Something terrible is happening to children here and their parents, with the normal anguish of parents, want to know what it is.
In Coeur d'Alene, 30 miles away, 8-year-old Lore Wilson struggles to write the alphabet. After five minutes and just six scrawled letters on the paper she gives up in tears of frustration.
"She used to be able to recite the whole thing from memory," says Judith Wilson, watching her daughter's efforts. "Now she has trouble remembering and it upsets her. She seems to be going backwards and we don't know why."
In Spokane, just across the state line in Washington, Lonnie Bruss also worries about her 6-year-old daughter Katina.
"I tell her to check to see if a window is open and she comes back with a diaper for the baby," said Bruss."She doesn't seem to understand things and she forgets right away. I can't understand what's going on in her mind."
In another part of Spokane, James and Pat Oberg have had to put their two sons into special classes for slow and problem learners. "They can't seem to concentrate on anything or remember what you say to them," said the boys' father.
The children with learning problems and faulty memories have this in common; all were born or raised near the giant Bunker Hill Co. lead smelter here, deep in the heart of Idaho's rugged northern Panhandle. The parents though they lack hard medical evidence, have suspicions.
Lead is a highly toxic heavy metal whose effects on children have raised national concern in the last few years. Medical experts have determined that lead can cause nerve, brain and kidney damage and in high doses it can kill.
In the absence of conclusive information, the Bunker Hill situation here is becoming a classic example of the ambiguities and anguish that can often surround an environmental pollution issue.
Several years ago, federal medical experts identified the Bunker Hill smelter as the source of the nation's worst mass exposire of children to high levels of lead.
A 1974 study by the Center for Disease Control found more than 400 out of 1,000 children here had dangerously high lead levels in their bodies.
This was followed by another study, the Shoshone Project, cosponsored by the state govenment and the lead company. The now-disputed study concluded that -- notwithstanding the heavy pollution -- children near the smelter were not damaged by it.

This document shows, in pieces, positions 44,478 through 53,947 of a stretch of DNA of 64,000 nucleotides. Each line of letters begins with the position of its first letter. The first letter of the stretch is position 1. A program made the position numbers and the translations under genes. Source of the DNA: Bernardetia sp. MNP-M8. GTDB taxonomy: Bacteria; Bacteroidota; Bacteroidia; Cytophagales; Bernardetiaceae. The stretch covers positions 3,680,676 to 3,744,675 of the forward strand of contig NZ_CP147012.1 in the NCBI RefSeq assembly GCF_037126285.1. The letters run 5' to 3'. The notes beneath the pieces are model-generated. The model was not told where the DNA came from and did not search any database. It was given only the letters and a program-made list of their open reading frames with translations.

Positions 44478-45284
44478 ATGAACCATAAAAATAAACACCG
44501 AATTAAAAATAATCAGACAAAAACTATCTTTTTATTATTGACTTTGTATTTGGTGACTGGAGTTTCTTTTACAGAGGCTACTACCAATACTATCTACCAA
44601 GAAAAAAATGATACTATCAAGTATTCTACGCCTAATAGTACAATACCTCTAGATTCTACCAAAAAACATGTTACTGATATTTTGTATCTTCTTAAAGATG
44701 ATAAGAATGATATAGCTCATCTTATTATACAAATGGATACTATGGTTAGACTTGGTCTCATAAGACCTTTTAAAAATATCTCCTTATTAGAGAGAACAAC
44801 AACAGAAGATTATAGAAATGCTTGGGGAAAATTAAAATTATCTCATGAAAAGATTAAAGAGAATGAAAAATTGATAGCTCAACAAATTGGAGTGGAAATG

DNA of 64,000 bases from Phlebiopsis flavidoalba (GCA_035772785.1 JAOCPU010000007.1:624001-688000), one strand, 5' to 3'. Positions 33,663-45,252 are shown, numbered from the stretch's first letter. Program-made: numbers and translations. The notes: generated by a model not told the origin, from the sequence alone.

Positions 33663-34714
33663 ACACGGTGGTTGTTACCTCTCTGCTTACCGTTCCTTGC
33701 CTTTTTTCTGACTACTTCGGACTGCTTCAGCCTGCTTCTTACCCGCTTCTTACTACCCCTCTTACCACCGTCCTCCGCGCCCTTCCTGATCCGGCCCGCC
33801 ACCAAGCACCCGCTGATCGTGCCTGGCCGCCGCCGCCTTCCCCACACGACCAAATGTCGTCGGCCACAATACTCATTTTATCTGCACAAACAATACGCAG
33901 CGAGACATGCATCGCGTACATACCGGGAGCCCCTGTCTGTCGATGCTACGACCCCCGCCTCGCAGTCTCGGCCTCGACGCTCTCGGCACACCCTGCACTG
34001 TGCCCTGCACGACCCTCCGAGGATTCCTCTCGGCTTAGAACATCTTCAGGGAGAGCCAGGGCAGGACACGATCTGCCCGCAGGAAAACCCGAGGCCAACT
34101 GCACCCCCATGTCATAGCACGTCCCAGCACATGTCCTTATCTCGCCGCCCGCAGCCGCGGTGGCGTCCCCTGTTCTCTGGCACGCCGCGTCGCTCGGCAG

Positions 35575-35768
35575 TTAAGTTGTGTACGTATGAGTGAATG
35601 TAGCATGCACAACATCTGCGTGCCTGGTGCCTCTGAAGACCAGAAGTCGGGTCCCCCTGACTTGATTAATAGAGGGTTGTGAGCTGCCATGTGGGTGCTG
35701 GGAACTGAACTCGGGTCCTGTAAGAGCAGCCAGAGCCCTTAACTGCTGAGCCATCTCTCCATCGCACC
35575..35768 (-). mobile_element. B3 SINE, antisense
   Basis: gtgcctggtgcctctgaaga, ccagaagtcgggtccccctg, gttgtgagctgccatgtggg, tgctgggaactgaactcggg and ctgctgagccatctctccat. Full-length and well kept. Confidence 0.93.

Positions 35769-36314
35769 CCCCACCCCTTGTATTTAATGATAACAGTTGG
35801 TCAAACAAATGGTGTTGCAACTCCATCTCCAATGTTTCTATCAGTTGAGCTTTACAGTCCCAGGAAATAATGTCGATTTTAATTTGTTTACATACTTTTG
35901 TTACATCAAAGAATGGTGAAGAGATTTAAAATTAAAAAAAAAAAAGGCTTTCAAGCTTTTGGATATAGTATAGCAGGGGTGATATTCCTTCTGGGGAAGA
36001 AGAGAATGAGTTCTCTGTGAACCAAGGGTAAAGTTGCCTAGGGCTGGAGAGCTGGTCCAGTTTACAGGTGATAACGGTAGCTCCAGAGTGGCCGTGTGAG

That's where the matter rested, until some parents began to perceive new learning disabilities in their children. It is impossible to be precise, but parents of more than 30 children, interviewed here and in other locations where they have moved, report similar troubling symptoms. Yet they lack medical evidence to confirm any connection with lead exposure.
Without neurological testing, it is impossible to determine whether the problems related by the parents are connected with their children's exposure to lead, or something else that may be the cause of the learning disabilities.
"It is a thoroughly human reaction to blame the pollution as the answer for every problem troubling anyone nearby," said Dr. Kathleen Kreiss, the CDC'S acting director for special studies.
Parents, upset by their children's failure to show adequate progress in learning, may in desperation put the blame for the problems on the smelter, Kreiss said.
Yet, other medical authorities say there are some troubling aspects about the Kellogg situation.
"Given some of the lead levels they found in the blood of those children in Kellogg it isn't all that surprising those kids are showing signs of retardation," said Dr. Ellen Silbergeld.
Silbergeld, an expert on the effects of lead in children for the National Institute of Mental Health, dismissed as "meaningless" the fact that blood lead levels in the children had dropped sharply since the 1974 testing. Measuring lead in a child's blood after an exposure does not tell the extent of brain damage from the heavy metal, she said.
But blood lead levels do tell the extent of a child's exposure, experts said. In 1974, the federal investigators found more than 400 children around the smelter with blood lead levels measuring 40 micrograms or more per deciliter, with some up to 175 micrograms.
Last year, the Environmental Protection Agency said any blood lead level over 30 micrograms could cause hidden damage to a child's nervous system. Other specialists have said damage occurs at even lower lead levels.